Focus & Approach

The Intelligent Computing Lab at Yale is focused on enabling enhanced learning capabilities in the next generation of intelligent computing systems with an algorithm-hardware co-design approach as pointed below. 
  • Designing algorithmic methods to optimize the compute complexity of large-scale deep learning/spiking networks based on principled and interpretable metrics for robust, explainable and energy-efficient AI.

  • Exploring novel non-Von Neumann architecture solutions (such as analog dot product engines) with both standard CMOS and emerging technology for improved and energy-efficient AI hardware. 

  • Designing novel hardware solutions (such as, discretization etc.) to address the algorithm vulnerabilities (such as, adversarial attacks, non-interpretability) of today’s AI systems and vice-versa.

  • Exploring bio-plausible algorithms and hardware guided by natural intelligence (how the brain learns, the internal fabric of the brain etc.) to define the next generation of robust and efficient AI systems for beyond-vision static recognition tasks with the ability to perceive, reason, decide autonomously in real-time.

  • Building adaptive learning solutions that are secure and reliable for enabling ubiquitous intelligence centered around IoT devices.

Our goal is to co-design solutions that can optimize 3-dimensional tradeoff between energy-accuracy/capability-robustness with advancements in algorithms-architectures-theory.
 

Research directions - Algorithm:

Learning algorithms for Accurate, Robust and Interpretable Deep Spiking Networks:

Spiking neural networks (SNNs) have emerged as next-generation deep learning models due to their huge energy efficiency benefits and biological plausibility. However, the development of energy-efficient training and interpretability still is immature compared to conventional deep learning, which limits its utility in real-world applications. To fill the gap, we designed new algorithms and architectures that improve the accuracy, robustness, and Interpretability of deep SNNs. We demonstrated that SNNs have a huge potential to synchronize their performance with  conventional deep learning frameworks. We also proposed visualization tool (Spike Activation Map - SAM) for SNNs and observed SNNs provide reliable accuracy and explain (i.e., heatmap) regarding the adversarial attacks.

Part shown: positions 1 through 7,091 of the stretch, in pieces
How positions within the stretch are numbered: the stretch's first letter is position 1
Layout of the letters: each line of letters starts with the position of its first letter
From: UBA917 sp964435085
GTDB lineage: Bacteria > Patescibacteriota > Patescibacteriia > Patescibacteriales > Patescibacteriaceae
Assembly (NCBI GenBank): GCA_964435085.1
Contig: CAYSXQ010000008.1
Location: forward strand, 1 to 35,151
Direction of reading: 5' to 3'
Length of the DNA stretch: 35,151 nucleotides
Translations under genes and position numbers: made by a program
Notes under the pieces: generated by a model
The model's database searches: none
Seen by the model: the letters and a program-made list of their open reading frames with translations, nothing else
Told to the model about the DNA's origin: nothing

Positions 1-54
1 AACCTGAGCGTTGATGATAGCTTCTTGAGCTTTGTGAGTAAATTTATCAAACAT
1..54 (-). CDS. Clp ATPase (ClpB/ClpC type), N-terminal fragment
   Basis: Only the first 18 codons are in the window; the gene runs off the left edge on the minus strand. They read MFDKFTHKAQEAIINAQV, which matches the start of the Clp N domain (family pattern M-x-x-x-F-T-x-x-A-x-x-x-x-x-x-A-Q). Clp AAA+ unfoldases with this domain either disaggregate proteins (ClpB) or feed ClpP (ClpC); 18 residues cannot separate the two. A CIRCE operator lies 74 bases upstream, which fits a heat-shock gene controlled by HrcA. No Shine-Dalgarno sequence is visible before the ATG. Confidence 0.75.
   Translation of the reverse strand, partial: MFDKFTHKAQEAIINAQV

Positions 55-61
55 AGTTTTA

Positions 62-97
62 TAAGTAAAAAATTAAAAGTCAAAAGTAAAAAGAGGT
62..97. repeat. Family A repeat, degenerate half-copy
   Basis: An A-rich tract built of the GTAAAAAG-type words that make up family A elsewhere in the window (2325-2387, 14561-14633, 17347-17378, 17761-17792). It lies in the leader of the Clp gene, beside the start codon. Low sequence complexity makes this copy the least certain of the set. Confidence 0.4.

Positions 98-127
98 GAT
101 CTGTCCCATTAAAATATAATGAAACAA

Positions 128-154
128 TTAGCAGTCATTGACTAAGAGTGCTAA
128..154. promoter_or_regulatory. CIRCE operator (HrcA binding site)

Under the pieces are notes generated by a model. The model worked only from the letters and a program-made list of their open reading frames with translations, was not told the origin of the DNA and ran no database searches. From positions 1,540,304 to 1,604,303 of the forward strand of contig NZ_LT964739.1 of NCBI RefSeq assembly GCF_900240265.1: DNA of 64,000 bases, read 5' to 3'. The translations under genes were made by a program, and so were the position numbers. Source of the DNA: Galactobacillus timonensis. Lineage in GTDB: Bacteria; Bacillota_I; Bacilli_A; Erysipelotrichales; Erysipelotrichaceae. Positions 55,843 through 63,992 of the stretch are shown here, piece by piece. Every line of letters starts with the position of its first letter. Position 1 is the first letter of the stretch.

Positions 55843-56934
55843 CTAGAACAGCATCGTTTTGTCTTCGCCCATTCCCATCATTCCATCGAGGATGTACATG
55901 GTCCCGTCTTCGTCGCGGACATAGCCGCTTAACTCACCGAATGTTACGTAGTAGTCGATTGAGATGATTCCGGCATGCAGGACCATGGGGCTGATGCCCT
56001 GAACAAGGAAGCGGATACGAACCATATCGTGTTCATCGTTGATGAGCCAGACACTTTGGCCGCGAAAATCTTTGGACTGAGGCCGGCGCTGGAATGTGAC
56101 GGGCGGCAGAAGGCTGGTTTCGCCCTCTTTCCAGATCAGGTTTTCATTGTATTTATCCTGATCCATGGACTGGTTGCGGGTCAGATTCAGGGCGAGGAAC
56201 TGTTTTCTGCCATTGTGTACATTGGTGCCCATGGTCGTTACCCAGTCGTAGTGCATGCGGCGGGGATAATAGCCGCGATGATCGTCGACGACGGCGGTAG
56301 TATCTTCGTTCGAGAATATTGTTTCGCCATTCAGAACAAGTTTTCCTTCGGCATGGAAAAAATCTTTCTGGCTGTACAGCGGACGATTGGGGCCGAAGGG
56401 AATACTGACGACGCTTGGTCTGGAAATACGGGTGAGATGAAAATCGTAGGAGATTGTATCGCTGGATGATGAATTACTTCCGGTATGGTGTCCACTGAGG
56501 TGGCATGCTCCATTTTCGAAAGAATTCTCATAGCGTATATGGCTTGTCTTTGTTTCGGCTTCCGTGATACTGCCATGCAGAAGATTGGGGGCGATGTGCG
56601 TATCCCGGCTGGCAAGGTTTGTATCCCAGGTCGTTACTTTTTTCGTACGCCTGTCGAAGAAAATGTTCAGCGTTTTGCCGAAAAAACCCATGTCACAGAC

[BNTT paper] [SAM paper] [Invited Talk by Prof. Panda]

Figure. (a) Illustration of SNN with our proposed BNTT. (b) The average value of  at each layer over all time-steps. (c) Early exit time can be calculated as since values at every layer are lower than threshold  after time-step 20.

Beyond Vision Applications with Spiking Neural Networks:

Spiking Neural Networks (SNNs) are one of the emerging technologies providing an energy efficient alternative to traditional neural networksAs these are often targeted towards low power edge devices, these models need to be regularly updated as new data is generated, without leaking sensitive data. Federated Learning offers a practical solution to train neural networks on edge devices while preserving data privacy. We explore state of the art training methods  and analyze the advantages of SNNs in a federated setting and study the advantages of SNNs over ANNs.

Figure. Schematic diagram of Federated Learning.

Research directions - Hardware:

 

Improving Adversarial Robustness in digital CMOS-based accelerators / analog Crossbar Arrays:

Using algorithm-hardware codesign approaches for improving adversarial robustness and energy efficient solutions for adversarial input detection. Specific layers in digital CMOS based accelerators can be designed using hybrid 8T-6T SRAM memories [1]. Likewise, using algorithmic metrics like adversarial perturbations in intermediate layers can lead to lightweight and more structured adversarial input detection [2].

Memristive crossbars based on emerging devices have been explored for the energy-efficient and compact implementation of neural networks on hardware.  We investigate the cumulative impact of various resistive and device-level non-idealities in memristive crossbar arrays for adversarially robust implementation of Deep Neural Networks (DNNs) on hardware [3]. To support this cause, we also explore a non-ideality and Xbar synapse-driven approach (termed SwitchX) to map weights onto crossbar arrays that increases the proportion of high resistance synapses for achieving energy-efficient and robust implementation of DNNs at the same time [4]. Further, we extend our study to 1T-1R crossbar arrays and explore a non-linearity aware DNN training method (NEAT) to mitigate the impact of transistor-induced non-linearities at lower gate voltages during DNN inference and arrive at an energy-efficient weight-mapping strategy [5]. We plan to further extend this study to consider the impact of resistive crossbar non-idealities towards unleashing robustness to such DNNs on 1T-1R crossbars.
 
Figure: Hardware non-idealities inadvertently leading to defense via gradient obfuscation against adversarial perturbations, thereby bringing out adversarial resilience
 
 

Hardware evaluation tool for large scale Spiking Neural Networks:

Designing an accurate energy-area-latency model for analog crossbar based hardware accelerators customly built for benchmarking Spiking Neural Networks. The model exploits the temporal and asynchronous properties of SNNs.